SALT LAKE CITY (ABC4) – Conserving water doesn’t have to be a sacrifice, according to BYU civil and construction engineering professor Rob Sowby.

“As you apply more water the health of the landscape improves up to a point but then it declines after that,” he said. 

Sowby conducted a study by using aerial photography of land parcels and mining the secondary water bills of thousands of anonymous customers in two Utah county cities with different water rates.

He found about half of the people in the study were overwatering their lawns and found when we water too much, it’s unhealthy for the lawns.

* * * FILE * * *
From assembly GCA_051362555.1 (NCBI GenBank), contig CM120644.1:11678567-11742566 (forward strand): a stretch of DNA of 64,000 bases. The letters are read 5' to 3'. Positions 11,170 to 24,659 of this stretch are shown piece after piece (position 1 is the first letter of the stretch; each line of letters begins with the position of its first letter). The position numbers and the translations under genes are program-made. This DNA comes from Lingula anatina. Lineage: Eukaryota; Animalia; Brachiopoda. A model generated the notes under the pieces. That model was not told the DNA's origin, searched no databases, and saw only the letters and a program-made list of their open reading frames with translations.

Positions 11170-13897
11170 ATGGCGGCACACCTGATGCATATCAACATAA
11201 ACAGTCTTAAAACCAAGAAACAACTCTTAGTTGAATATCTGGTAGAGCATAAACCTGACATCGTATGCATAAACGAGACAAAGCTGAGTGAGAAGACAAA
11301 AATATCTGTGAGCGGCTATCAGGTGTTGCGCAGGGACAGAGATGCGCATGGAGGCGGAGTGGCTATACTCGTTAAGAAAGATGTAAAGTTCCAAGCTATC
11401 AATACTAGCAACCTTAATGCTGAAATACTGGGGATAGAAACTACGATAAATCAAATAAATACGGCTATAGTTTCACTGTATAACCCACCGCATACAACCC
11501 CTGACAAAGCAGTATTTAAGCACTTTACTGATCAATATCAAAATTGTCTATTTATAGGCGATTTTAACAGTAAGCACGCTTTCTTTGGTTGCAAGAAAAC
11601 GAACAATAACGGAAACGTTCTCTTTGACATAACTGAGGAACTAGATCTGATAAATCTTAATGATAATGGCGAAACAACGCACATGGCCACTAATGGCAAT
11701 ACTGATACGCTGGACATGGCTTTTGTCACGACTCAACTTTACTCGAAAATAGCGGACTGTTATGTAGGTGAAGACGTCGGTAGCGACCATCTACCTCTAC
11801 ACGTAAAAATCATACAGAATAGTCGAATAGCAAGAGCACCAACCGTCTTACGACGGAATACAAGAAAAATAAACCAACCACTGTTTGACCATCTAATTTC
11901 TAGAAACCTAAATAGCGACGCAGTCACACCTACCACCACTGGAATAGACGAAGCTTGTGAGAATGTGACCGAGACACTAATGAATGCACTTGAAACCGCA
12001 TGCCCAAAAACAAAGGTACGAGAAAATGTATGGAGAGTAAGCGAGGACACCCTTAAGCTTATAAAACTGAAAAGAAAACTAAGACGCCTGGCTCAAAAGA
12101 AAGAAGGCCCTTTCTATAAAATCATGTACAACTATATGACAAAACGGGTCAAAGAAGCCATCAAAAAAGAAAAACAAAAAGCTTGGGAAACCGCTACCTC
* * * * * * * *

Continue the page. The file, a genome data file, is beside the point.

“In some cases, the most saturated landscapes were just as unhealthy as the dry landscapes. They looked the same. They had the same kind of health signature, but way different amounts of water,” said Sowby. “If you want to know how much to irrigate, you should follow the division of water resources weekly lawn watering guide, which they update every week on their website.”

There are also alternatives to having a standard lawn, according to Rodrigo Vega, the CEO of Utah Wildflower, a landscaping company.

“Two-thirds of the water you consume on your bill, you use that outside,” said Vega.

Vega said designing landscapes to require little or no irrigation, called xeriscaping, can help people cut down their water use by about 70%. He said people don’t have to get rid of all their grass, but even xeriscaping parts of your lawn can be helpful in conserving water, without sacrificing how your yard looks.

“There’s a program called localscapes where you get rebates for removing grass. You have nurseries that specialize in water-wise plants.”